Monday links

February 12, 2018

What’s the latest in the fields of agriculture, food safety, animal science and toxicology? Check it out here.

Animal Science:

Preparing for the next flu season — Poultry World
With the knowledge that it’s always flu season somewhere, the large poultry production regions in the Western Hemisphere are preparing for the next flu season. Or at least they should be.

Most foals do well in cold environments — The Horse
Those who raise horses are often torn when it comes to foals in cold winter: give them freedom, or keep them cuddled up in a warm stable? That’s why Finnish researchers recently investigated the respiratory health effects of loose indoor/outdoor group housing on weanling foals in cold Scandinavian winters.

Food Safety:

South Africa’s listeriosis outbreak death toll exceeds 100 — Food Safety Magazine
The death toll in South Africa’s precedent-setting Listeria outbreak continues to climb. The number of lives lost has reached 107, nearly half of which were newborns younger than one month of age.

How to prepare a quick response to a food safety crisis — Food Quality and Safety
In this age of instant information, news about food recalls can spread to hundreds of thousands of people in minutes, so when a food safety crisis hits, it’s essential that a company is prepared with a response and communicates with the public immediately.


Can gene editing help solve global hunger?  — The Conversation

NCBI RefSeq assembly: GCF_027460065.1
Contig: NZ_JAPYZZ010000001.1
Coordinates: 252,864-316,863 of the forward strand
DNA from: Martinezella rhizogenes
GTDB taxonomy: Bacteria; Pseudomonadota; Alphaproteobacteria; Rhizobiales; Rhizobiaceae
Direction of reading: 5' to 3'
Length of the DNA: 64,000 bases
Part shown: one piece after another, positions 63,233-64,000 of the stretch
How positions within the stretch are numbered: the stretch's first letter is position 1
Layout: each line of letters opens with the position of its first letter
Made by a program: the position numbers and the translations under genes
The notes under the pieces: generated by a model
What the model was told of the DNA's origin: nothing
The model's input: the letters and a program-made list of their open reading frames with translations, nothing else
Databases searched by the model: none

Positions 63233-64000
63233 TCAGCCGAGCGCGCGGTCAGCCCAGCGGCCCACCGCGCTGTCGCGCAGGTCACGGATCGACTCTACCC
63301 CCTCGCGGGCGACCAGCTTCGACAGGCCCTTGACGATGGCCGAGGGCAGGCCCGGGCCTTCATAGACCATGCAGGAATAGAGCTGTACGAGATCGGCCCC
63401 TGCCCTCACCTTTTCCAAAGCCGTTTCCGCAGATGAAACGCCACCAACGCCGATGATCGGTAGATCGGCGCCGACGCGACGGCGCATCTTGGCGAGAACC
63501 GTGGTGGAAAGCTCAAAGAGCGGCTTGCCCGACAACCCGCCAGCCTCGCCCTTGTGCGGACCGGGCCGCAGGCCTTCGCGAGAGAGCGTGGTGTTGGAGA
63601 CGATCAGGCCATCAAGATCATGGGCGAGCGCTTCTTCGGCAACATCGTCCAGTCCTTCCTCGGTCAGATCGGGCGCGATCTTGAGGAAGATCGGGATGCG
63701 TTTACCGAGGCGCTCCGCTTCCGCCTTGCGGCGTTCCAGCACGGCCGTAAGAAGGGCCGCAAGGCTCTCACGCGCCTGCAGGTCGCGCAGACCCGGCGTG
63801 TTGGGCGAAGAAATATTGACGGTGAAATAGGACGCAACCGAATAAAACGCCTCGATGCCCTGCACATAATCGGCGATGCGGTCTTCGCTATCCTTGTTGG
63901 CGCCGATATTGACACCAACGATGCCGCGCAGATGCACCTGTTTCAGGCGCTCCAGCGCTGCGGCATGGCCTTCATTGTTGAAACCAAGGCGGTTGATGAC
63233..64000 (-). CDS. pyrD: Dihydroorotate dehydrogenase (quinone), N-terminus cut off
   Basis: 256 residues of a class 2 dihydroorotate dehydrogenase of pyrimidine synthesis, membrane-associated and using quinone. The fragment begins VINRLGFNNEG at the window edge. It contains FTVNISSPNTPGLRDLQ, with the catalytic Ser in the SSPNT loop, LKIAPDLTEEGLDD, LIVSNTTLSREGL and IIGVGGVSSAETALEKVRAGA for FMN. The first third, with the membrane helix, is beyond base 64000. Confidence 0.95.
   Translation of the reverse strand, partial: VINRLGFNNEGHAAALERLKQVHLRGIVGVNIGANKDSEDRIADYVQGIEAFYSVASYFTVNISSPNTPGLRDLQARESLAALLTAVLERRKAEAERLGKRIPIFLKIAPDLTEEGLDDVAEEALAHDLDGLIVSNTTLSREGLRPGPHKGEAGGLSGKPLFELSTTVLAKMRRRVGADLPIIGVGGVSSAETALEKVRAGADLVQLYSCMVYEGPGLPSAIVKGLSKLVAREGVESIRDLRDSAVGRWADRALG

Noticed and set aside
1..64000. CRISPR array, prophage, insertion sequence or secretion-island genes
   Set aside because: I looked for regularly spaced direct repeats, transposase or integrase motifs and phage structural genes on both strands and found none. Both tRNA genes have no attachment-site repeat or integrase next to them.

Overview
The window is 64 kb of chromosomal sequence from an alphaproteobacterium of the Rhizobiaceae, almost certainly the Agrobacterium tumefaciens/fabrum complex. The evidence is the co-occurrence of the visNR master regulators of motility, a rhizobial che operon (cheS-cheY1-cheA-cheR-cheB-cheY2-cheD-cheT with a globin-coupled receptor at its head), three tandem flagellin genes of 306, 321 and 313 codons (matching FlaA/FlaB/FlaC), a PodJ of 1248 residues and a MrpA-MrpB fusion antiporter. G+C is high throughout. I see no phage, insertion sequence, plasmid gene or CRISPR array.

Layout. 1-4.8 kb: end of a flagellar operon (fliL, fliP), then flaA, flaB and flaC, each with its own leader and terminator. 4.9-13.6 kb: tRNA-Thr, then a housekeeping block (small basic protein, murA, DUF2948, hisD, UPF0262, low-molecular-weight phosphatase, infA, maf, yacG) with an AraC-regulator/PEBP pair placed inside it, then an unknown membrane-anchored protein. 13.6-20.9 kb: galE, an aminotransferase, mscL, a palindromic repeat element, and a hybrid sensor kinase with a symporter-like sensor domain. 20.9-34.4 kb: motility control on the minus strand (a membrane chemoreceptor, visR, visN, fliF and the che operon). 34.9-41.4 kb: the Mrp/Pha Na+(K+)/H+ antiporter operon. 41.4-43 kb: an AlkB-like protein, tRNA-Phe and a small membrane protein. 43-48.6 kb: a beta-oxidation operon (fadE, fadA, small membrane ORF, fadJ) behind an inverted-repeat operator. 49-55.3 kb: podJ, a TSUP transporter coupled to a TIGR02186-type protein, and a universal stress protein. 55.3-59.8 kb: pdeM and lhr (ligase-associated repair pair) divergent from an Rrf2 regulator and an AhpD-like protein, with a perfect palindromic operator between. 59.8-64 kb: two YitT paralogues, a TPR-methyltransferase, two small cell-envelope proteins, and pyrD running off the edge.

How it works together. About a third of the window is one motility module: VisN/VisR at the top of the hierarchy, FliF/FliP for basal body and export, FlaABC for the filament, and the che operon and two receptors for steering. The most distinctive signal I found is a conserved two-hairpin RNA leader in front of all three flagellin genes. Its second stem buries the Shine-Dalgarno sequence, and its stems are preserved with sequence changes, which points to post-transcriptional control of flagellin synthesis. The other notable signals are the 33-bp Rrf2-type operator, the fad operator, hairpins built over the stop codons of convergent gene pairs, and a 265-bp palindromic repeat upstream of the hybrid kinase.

With unprecedented population growth, any technique that can improve food production would be a welcome development. Two researchers discuss the application of genetically modified crops and how to develop them within a regulatory framework that protects farmers, consumers and the environment.

Forgotten crop pathogen returns — John Innes Center
A recent study has confirmed the discovery of a single wheat plant infected with stem rust — the first confirmed case of the plant disease in the United Kingdom in over six decades. Stem rust of wheat and barley has throughout history been associated with crop failure and famine, and has recently re-emerged in Western Europe.


Kratom praised by some as a pain remedy, but deaths prompt warning — Chicago Tribune
Rapidly rising in popularity, kratom is hailed as a pain remedy that is safer than traditional opioids, an effective addiction withdrawal aid and a pleasurable recreational tonic. Kratom also is assailed as a dangerous and unregulated drug, a habit-forming substance that authorities say can result in opioid-like abuse and death.


Police end up in standoff with stuffed toy on farm — Associated Press
Scottish police thought they had the tiger by the tail when they were deployed to a farm in Aberdeenshire after a farmer thought a big cat had invaded his cow shed. The authorities eventually realized it was a toy.

Category: Food Safety, Agriculture